Project to improve agency responsible for nat cat responses kicks off today

The Asian Development Bank (ADB) has provided Cambodia with a $2 million grant from the Japan Fund for Poverty Reduction, which is financed by Japanese government, to fund a project designed to help integrate disaster risk responses into national development plans.

The project, which starts today and will run until June 2016, will also develop a unified strategy for disaster risk management across different government sectors and identify training needs for Cambodia’s National Committee for Disaster Management (NCDM) staff.

ADB Country Director for Cambodia Eric Sidgwick said the grant would help the Cambodian government to “develop sound strategies, guidelines, standard operating procedures, and training for disaster risk management at the national and subnational level”.

Natural catastrophes cause death and displacement, damage to public infrastructure and millions of dollars in economic losses in Cambodia every year.

Disaster risk management is one aspect of Cambodia’s continued development as it prepares for the establishment of the ASEAN Economic Community (AEC).

However, the country’s government needs to step up reforms to improve the transparency and reliability of its regulatory systems to encourage more investment, according to an analysis examining barriers to realising the AEC.

Addressing corruption and anti-competitive practices must also be a priority in Cambodia, as in many other countries, according to findings and recommendations in ASEAN Economic Community: A Work in Progress, produced by the ADB in collaboration with the Institute of Southeast Asia Studies.

“Cambodia is doing well with preparations for the AEC because it has always been an open and outward-looking economy, but it needs to catch up with the implementation of ASEAN e-customs, the National Single Window, and the ASEAN Single Window border procedures,” said Jayant Menon, a co-editor of the book and lead economist at ADB.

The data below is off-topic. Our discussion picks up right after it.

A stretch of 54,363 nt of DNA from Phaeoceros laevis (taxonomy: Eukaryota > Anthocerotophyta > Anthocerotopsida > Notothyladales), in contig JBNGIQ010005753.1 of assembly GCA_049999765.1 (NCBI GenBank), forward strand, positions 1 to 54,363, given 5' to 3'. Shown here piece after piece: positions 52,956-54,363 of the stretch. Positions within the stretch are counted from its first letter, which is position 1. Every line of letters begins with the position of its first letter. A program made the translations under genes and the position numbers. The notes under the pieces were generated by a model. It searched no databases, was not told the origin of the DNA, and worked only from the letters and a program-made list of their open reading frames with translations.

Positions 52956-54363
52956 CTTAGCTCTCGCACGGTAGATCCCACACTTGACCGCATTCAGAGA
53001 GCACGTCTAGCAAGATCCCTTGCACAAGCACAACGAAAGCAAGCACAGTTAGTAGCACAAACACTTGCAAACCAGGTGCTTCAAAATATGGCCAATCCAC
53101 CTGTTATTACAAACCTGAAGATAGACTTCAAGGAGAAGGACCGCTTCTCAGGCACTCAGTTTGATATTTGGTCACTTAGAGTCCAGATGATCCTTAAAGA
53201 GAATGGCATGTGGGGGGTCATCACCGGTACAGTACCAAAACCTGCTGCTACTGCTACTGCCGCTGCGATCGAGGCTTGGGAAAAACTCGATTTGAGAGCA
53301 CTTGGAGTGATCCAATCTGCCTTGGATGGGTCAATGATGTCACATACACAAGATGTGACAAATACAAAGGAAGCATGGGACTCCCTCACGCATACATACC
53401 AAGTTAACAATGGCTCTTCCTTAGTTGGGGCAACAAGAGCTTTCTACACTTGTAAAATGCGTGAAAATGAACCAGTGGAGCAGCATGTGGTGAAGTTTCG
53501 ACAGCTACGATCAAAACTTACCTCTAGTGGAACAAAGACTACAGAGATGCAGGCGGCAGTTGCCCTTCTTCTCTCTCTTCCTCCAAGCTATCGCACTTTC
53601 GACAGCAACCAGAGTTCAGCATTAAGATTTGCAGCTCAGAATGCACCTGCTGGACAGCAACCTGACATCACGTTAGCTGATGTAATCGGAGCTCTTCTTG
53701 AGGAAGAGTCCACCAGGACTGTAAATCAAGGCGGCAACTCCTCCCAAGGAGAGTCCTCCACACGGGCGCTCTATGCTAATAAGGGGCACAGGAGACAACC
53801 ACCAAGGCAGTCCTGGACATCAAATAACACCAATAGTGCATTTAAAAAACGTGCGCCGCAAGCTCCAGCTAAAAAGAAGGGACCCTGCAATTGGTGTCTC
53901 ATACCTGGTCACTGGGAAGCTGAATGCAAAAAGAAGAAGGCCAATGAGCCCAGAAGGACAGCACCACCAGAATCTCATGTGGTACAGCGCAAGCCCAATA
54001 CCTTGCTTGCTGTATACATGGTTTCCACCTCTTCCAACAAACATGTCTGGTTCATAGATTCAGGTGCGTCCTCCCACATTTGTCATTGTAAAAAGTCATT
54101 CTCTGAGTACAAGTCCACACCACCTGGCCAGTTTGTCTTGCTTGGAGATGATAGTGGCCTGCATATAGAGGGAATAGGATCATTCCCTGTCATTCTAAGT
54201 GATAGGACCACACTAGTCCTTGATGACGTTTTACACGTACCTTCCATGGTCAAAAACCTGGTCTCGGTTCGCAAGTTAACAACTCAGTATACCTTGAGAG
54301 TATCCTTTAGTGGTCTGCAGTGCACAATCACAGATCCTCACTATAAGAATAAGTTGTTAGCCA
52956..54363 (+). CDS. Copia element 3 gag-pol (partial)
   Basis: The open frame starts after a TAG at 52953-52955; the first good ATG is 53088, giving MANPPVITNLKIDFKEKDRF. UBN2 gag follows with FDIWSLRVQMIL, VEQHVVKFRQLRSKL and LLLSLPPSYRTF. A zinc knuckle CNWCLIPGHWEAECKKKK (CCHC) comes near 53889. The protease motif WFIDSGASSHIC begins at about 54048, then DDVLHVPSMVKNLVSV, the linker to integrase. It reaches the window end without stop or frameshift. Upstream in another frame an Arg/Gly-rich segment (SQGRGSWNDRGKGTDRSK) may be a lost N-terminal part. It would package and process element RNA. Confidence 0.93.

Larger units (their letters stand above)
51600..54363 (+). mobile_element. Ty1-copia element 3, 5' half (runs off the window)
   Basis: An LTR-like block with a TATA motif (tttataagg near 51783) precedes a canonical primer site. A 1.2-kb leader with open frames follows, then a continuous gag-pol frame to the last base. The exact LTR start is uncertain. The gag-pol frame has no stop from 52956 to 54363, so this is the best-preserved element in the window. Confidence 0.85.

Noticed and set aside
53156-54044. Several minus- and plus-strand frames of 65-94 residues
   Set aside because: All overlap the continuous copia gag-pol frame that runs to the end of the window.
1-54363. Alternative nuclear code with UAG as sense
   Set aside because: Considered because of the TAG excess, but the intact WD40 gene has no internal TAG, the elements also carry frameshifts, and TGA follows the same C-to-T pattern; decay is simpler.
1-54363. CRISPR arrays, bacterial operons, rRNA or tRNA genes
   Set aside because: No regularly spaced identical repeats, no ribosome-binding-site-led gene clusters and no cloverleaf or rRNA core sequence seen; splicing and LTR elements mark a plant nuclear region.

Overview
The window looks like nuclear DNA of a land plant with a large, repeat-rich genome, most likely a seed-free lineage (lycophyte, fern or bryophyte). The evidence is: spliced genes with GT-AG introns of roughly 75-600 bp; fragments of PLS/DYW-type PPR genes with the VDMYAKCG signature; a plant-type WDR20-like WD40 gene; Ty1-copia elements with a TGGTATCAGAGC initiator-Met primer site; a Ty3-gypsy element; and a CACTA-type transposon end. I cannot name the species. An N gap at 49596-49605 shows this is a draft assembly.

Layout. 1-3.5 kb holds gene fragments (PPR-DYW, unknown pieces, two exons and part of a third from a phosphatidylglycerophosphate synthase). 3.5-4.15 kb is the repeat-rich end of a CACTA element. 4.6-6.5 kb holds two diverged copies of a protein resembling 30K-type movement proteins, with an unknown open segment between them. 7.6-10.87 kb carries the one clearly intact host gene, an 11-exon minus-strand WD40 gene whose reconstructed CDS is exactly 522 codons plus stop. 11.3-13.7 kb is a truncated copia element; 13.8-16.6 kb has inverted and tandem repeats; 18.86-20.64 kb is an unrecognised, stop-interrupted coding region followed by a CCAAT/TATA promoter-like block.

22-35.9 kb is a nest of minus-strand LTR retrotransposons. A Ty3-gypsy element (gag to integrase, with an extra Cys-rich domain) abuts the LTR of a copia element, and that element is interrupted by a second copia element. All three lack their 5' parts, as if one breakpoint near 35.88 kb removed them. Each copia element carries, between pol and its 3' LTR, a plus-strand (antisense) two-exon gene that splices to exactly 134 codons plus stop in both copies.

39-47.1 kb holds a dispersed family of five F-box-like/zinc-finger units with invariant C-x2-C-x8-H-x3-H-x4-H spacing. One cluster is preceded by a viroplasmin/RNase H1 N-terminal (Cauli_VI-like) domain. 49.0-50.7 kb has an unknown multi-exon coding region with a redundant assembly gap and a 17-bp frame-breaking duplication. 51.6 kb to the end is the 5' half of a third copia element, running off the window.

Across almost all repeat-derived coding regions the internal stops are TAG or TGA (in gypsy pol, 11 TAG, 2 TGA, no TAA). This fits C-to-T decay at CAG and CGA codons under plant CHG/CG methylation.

ASEAN’s own scorecards point to the fact that the AEC will not be realised by its self-imposed deadline of 2015, even though a lot of progress will have been made by then.

Nevertheless, agreements that have been signed before and after this date must be ratified and implemented legitimately, especially in a transition economy such as Cambodia, where monitoring of implementation of accords is often guided by little more than goodwill.

It is therefore critical that countries like Cambodia are convinced that the reforms will be in their self-interest.

Furthermore, the book states, in order to take advantage of the opportunities presented by the AEC, Cambodia needs to invest more in education and health.

Apart from directly reducing social and asset inequities, this will produce a workforce more able to actively participate in the growth process and adapt to structural changes that result directly from the AEC.

Finally, to lessen its reliance on garments, and to increase trade linkages with ASEAN countries, Cambodia will have to diversify its export commodity base. Agricultural products, tourism and modern services all represent areas of opportunity that the AEC presents.